State Employees’ Association bargaining officials vote against two-year contract
Late last night, State Employees’ Association bargaining officials voted, 56-48, against a proposed two-year contract for state employees reached this week with state negotiators. They then voted to send union negotiators back to the state for further talks.
The proposed deal would give state workers their first cost-of-living raises in 4½ years but also introduce a deductible for health care costs.
The union’s Collective Bargaining Senate, which must approve a contract before it can be sent to members for consideration, gathered at 7 p.m. and took questions from union members about the contract changes until about 10 p.m. Then they voted against passing the contract on to rank and file union members for consideration.
The meeting, for union members only, was well attended, according to people there.
Earlier yesterday, the New England Police Benevolent Association, which represents the state Department of Fish and Game, the Department of Corrections and the Liquor Commission law enforcement division, ratified the contract.
State negotiators reached the tentative two-year contract deal Tuesday with the negotiators for four unions: The State Employees’ Association, the New Hampshire State Troopers Association, the New Hampshire Police Benevolent Association and the Teamsters. The State Employees’ Association is by far the largest union of the four.
The tentative contract would give state workers a 1.5 percent raise in July, a 2.25 percent raise next July and another 2.5 percent raise in January 2015.
Accompanying those raises would be a new deductible for health care costs, something state workers have never had. The deductible would be $500 for an individual plan and $750 for a family plan in fiscal year 2014, with the family deductible rising to $1,000 in fiscal year 2015.
Workers would continue to pay their current insurance premiums with each paycheck: $20 for an individual, $40 for a two-person plan and $60 for a family plan.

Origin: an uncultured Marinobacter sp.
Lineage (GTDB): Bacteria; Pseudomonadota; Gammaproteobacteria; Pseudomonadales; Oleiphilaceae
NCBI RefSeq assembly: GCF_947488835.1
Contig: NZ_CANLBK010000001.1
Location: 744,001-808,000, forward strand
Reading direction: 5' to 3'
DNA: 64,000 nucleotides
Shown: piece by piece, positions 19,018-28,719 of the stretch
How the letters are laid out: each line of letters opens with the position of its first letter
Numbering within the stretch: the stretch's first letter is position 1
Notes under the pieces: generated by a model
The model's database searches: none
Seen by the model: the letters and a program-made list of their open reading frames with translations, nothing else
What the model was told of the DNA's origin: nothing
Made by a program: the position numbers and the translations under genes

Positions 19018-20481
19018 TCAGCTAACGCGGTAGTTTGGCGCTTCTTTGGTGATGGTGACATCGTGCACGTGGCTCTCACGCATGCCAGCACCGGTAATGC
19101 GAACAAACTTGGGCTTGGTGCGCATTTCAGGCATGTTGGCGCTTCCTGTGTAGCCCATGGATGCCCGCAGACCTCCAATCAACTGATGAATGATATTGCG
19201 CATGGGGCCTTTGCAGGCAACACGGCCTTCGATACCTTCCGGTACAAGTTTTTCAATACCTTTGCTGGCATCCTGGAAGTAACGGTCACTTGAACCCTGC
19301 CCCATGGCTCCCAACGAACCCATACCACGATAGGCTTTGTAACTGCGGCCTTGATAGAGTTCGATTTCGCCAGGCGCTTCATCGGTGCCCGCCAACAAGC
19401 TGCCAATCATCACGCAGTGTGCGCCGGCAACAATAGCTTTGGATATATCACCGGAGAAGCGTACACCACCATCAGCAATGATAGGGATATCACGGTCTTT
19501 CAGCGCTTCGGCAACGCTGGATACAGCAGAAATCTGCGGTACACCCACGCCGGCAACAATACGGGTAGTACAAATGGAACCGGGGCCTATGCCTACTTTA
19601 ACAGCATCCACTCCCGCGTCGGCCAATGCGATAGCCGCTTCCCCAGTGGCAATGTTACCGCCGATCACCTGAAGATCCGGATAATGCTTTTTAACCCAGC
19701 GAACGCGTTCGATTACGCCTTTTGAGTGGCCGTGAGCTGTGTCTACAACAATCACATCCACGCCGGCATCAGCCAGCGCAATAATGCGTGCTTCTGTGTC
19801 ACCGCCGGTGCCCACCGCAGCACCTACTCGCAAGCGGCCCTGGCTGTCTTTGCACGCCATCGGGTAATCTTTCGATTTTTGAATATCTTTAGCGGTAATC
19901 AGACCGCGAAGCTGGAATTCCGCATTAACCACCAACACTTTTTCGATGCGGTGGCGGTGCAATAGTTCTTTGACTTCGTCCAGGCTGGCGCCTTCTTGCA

Certain expenses like lab work or ambulatory surgery done at an approved site that charges lower rates would be exempt from the deductible. Preventive care, screenings and surgeries that can be done in a doctor’s office would also be exempt.
Hospital stays would have been subject to the deductible.
The proposed contract would also allow workers suffering financial hardship to apply for a reimbursement of deductible expenses.
Under the proposed contract, state workers would also begin contributing to their dental insurance. The cost per pay period would be $1 for an individual, $2 for two people and $3 for a family.
In announcing the New England Police Benevolent Association’s approval yesterday, Gov. Maggie Hassan’s spokesman said the proposed contract encourages employee health.
“In exchange for working to improve their own health through activities such as taking a health assessment test, getting a physical, getting a flu shot or having their blood pressure checked, employees earn up to $500 a year through a health reimbursement account and a wellness reimbursement program,” Marc Goldberg said in a statement. “This money can be used for health care expenses such as deductibles or eye glasses.”
Ron Scaccia, the chief negotiator for the New England Police Benevolent Association, also issued a statement yesterday.
“Once again the state of New Hampshire has come to its employees and asked them for assistance in battling the ever increasing costs associated with health care, and once again the loyal employees who work for the State have agreed,” he said. “In accepting the changes in health care which will cost the employees higher deductibles . . . the state will realize over $10 million in savings while the employees will receive very modest increases in salaries.”
(Annmarie Timmins can be reached at 369-3323,
email@example.com or on Twitter @annmarietimmins.)